If upgrading to a newer version of a current EHR is not a viable option, a practice should follow these general guidelines for a successful transition to a new system:

  1. Find an experienced vendor partner.

In addition to finding a system that meets your practice’s needs, find a partner with experience migrating data from your current type of EHR. Also, make sure the vendor understands the various workflows in your practice – billing, scheduling, pharmacist, physicians, etc. and that the new system can absorb data from your old system.

  1. Create an internal implementation team with a blended skill set.

The best EHR transitions occur in practices that assemble an internal team with members representing all disciplines within the organization. This team will be instrumental in working closely with the vendor, fostering good communication throughout the practice, gathering data and other important tasks.

  1. Change one system at a time.

It’s common for practices to also change Practice Management Systems when changing EHR systems. In these situations, it’s best to stagger the transitions and implement the PM system first, followed by the EHR system. This allows time for staff to assimilate to one system before overloading them with too many new workflows.

  1. Be prepared to devote significant staff time.

Migrating data is a huge job. Data that automatically maps must be verified, and data that did not needs to be manually reviewed and decisions made on what to do with it. We recommend a practice decreases patient loads and increases staffing during the first few weeks of the go live, if possible,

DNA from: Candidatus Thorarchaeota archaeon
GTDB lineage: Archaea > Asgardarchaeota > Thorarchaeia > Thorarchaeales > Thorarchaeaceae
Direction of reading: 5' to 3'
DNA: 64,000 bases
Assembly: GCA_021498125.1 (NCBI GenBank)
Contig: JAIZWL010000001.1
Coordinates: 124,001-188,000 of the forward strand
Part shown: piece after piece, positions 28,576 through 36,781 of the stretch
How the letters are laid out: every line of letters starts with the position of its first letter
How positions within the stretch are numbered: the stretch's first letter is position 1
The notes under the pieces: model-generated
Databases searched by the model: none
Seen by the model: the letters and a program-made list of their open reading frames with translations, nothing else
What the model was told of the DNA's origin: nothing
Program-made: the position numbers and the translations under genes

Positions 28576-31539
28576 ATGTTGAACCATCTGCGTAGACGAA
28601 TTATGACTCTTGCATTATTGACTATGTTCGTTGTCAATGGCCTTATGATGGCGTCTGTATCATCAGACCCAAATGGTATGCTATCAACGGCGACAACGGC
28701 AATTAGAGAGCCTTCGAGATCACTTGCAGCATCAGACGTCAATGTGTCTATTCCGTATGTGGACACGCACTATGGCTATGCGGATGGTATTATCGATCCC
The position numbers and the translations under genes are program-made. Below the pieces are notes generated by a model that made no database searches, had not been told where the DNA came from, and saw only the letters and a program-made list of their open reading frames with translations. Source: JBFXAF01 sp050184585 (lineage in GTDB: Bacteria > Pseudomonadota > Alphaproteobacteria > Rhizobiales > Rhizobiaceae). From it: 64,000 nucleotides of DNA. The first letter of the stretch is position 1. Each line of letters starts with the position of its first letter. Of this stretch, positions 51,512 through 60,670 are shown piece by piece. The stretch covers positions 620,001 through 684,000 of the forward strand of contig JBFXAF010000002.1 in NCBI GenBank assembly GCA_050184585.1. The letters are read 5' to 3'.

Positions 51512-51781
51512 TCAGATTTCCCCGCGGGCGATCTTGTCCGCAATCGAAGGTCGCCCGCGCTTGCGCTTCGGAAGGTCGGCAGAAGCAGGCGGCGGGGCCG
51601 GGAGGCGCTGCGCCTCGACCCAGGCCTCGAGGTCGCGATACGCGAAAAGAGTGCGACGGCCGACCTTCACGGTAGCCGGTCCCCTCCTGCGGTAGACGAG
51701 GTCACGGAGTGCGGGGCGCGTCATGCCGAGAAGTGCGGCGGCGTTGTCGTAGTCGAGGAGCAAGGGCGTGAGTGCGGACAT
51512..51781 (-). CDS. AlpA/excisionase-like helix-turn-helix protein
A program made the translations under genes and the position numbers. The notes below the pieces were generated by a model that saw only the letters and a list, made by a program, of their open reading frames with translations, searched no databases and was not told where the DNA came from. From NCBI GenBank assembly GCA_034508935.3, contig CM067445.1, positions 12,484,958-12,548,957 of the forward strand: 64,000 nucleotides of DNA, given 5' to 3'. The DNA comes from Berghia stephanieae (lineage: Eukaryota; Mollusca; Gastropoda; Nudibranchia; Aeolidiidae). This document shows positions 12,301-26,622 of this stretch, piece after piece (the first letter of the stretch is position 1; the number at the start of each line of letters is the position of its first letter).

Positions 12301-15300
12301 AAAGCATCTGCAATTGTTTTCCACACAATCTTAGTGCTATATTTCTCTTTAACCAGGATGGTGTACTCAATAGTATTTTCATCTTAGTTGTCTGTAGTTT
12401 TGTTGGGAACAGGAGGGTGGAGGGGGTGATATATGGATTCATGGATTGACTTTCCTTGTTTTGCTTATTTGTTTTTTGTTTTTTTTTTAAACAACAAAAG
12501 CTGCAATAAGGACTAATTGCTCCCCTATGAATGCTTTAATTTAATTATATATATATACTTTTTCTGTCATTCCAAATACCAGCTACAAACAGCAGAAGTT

1. Be patient.

Even well planned and executed migrations require a period of transition for practice staff to learn how to use a new system and implement a new workflow. Plan to allocate approximately 6 – 8 weeks to do all the manual checks, create new orders and become comfortable with the new system.

  1. Make training a priority.

Some practices find it challenging to convince all physicians and staff to attend training sessions for the new system, but training must be mandatory. Fully training one or more power users of the new EHR at each location prior to going live can help decrease anxiety levels by giving staff a go to person for questions.

  1. Schedule regular communication with new EHR vendor.

Have a daily meeting with the new EHR vendor during the first 2-3 weeks after going live to cover any issues and questions that arise. Regular communication can reduce the duration of issues and shorten the adoption period.

  1. Measure revenue.

Perform a weekly or monthly financial reconciliation as a measure of success. EHR technology issues, staff training issues or workflow issues that might not be apparent at first will show up in the bottom line. Frequently measuring revenue is a good early indicator of whether the new EHR adoption is successful or if there are major problems.

Modern EHR systems can greatly enhance a practice’s ability to deliver quality patient care. A strong vendor partner, diligent preparation and selecting a system with a robust migration process can minimize disruption in a practice and result in very little overlap time when information has to be entered into both systems.